Actually, when in starvation mode, the body's BMR (basal metabolic rate) lowers, so that fewer calories are required to carry out the body's daily functioning (respiration, digestion, elimination, etc.). To say that the body purely "stores calories as fat" in "starvation mode" is inaccurate. As to the article, I would like to see some statistics about what people on food stamps actually buy week to week, and also what percent of people on food stamps are obese. I don't think that giving more money is the solution (let's face it, the problem lies much deeper if a category for "single mother with 10 children" even exists in the first place), but education. Perhaps the government can provide a sample grocery list along with suggested meal plans and recipes for food stamp recipients, so that they can not only budget their spending, but also perhaps direct them to more healthy food choices. Does anyone know if such a service or those statistics are already extant?
Coyote - I don't renounce it, but embrace it because I respect that as a sentient being, I have the choice to eat not out of instinct, but out of thoughtfulness. Iron and B12 can be gotten though a natural, meat-free diet - yes, it might take conscious eating, but with nearly half of this nation classified as "obese" I don't think conscious eating would be a bad thing. I agree that there are a million issues in the world today that demand our attention. But I also think that animal abuse and the meat industry have relevancy beyond just the humane killing issue. Yes, it takes the same resources to grow food for animals meant for human consumption as it does for food for human consumption, but if world hunger is the issue about what we are talking - you can feed more people with whole grains and soy than you can meat, with equal amounts of energy put into production per pound of product. I could go on and on about all the reasons to be vegetarian (those nations with the highest animal-product consumption have the highest cancer rates, cows are one of the major contributors of greenhouse gas emissions, commercial fishing pollutes our oceans & overfishing threatens extension of some species = alteration of the natural food chain), but i've been a vegetarian for almost 15 years - more than 1/2 my life - so I'm a bit biased ;-) But I hear what you are saying, and I do agree totally that this country and this world are in dire straits - where to put one's attention and efforts can truly be baffling! As such, fortunately, not everyone has the same priorities as PETA (so many causes need groups that can bring real change!); but without PETA, needless suffering (i.e. ripping off chickens' heads vs. painless gassing alternative) would go on unchecked.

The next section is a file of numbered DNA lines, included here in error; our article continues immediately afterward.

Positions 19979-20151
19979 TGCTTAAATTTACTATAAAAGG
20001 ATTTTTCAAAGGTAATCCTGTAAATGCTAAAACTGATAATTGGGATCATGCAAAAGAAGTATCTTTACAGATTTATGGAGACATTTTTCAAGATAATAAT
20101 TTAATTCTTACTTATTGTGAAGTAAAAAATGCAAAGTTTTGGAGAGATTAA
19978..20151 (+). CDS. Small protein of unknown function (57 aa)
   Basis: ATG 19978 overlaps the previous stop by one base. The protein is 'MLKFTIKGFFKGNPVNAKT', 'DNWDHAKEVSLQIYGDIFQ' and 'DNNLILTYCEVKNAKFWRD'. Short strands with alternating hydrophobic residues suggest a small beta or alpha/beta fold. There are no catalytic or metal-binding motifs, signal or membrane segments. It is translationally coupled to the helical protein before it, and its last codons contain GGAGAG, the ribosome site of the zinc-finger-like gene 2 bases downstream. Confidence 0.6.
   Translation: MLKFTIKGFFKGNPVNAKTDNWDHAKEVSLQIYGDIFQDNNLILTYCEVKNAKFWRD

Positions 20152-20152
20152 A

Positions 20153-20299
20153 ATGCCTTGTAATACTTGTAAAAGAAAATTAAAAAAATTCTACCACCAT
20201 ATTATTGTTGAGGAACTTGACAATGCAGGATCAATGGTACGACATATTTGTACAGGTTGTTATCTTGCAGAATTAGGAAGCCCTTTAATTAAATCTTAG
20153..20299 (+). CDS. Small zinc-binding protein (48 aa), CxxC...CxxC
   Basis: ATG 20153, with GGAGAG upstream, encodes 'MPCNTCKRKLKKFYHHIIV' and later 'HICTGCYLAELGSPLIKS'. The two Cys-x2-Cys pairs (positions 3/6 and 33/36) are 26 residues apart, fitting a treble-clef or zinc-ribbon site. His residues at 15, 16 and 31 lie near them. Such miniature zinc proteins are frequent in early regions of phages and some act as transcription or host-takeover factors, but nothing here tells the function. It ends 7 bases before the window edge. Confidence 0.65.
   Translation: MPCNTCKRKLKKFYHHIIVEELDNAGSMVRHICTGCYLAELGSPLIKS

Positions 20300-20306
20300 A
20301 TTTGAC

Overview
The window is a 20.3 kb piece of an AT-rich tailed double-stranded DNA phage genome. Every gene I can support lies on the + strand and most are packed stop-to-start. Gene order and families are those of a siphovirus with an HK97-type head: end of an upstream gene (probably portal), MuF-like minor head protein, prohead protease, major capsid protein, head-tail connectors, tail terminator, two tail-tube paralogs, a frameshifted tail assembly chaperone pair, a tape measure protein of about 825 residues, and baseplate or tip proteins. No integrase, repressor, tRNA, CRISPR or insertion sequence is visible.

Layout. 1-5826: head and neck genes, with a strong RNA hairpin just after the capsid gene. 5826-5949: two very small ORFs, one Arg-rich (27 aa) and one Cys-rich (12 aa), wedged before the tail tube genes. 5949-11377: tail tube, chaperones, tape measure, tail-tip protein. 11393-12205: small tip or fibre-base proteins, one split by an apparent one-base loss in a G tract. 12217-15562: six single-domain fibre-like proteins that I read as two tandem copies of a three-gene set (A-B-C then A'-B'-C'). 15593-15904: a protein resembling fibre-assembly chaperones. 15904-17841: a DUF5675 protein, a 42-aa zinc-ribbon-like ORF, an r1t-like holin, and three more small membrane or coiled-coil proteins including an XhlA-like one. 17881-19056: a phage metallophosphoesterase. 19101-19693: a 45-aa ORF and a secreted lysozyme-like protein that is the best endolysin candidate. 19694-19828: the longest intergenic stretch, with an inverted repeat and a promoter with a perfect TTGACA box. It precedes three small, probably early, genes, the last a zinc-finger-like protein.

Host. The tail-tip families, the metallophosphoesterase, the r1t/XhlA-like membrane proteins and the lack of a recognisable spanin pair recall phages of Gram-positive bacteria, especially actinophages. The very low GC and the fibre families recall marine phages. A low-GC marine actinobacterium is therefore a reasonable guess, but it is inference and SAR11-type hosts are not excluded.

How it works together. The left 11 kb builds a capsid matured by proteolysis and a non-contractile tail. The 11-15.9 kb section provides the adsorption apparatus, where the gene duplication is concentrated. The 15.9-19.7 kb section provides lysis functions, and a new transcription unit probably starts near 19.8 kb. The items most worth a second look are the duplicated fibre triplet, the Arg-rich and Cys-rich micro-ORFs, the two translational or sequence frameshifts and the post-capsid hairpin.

JohnCoyote: if we, as human beings, cannot find the ability to treat ALL living creatures, including those who cannot be advocates for themselves, with dignity and compassion, how do you expect us to treat one another with dignity and compassion?? 16 pounds of grain and soybeans are needed to produce 1 pound of consumable beef; maybe instead of using farmland, water, and energy (gasoline to run farm equipment to harvest and process food for livestock)to make food for animals people kill to eat, we take all of those resources to make food that is healthier, more cost effective, and more HUMANE for people to eat??
By Richard Alley
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